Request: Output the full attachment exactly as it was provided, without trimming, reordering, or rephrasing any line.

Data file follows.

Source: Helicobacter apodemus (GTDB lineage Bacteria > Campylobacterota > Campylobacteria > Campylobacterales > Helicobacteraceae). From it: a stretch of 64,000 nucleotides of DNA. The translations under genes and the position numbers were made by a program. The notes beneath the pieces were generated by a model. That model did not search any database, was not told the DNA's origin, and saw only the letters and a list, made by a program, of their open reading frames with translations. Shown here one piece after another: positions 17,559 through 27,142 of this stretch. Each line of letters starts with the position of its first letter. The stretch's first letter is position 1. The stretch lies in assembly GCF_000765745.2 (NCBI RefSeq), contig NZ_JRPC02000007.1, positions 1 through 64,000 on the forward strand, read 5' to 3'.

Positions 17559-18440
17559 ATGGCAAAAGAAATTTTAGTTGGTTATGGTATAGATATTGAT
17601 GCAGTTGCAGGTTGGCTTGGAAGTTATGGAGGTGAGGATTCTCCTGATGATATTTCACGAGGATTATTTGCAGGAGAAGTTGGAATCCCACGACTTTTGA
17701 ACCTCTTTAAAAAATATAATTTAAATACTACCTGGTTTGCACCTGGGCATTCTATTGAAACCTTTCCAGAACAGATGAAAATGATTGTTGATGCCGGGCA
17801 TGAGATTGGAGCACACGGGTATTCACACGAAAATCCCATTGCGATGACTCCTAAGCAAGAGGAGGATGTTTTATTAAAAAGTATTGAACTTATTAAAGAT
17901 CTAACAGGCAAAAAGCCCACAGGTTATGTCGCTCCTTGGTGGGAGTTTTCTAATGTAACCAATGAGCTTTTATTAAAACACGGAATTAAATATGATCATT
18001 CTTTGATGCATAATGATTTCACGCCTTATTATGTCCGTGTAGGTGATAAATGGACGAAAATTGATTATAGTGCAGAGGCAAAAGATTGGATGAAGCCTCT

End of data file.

Source: Helicobacter apodemus (GTDB lineage Bacteria > Campylobacterota > Campylobacteria > Campylobacterales > Helicobacteraceae). From it: a stretch of 64,000 nucleotides of DNA. The translations under genes and the position numbers were made by a program. The notes beneath the pieces were generated by a model. That model did not search any database, was not told the DNA's origin, and saw only the letters and a list, made by a program, of their open reading frames with translations. Shown here one piece after another: positions 17,559 through 27,142 of this stretch. Each line of letters starts with the position of its first letter. The stretch's first letter is position 1. The stretch lies in assembly GCF_000765745.2 (NCBI RefSeq), contig NZ_JRPC02000007.1, positions 1 through 64,000 on the forward strand, read 5' to 3'.

Positions 17559-18440
17559 ATGGCAAAAGAAATTTTAGTTGGTTATGGTATAGATATTGAT
17601 GCAGTTGCAGGTTGGCTTGGAAGTTATGGAGGTGAGGATTCTCCTGATGATATTTCACGAGGATTATTTGCAGGAGAAGTTGGAATCCCACGACTTTTGA
17701 ACCTCTTTAAAAAATATAATTTAAATACTACCTGGTTTGCACCTGGGCATTCTATTGAAACCTTTCCAGAACAGATGAAAATGATTGTTGATGCCGGGCA
17801 TGAGATTGGAGCACACGGGTATTCACACGAAAATCCCATTGCGATGACTCCTAAGCAAGAGGAGGATGTTTTATTAAAAAGTATTGAACTTATTAAAGAT
17901 CTAACAGGCAAAAAGCCCACAGGTTATGTCGCTCCTTGGTGGGAGTTTTCTAATGTAACCAATGAGCTTTTATTAAAACACGGAATTAAATATGATCATT
18001 CTTTGATGCATAATGATTTCACGCCTTATTATGTCCGTGTAGGTGATAAATGGACGAAAATTGATTATAGTGCAGAGGCAAAAGATTGGATGAAGCCTCT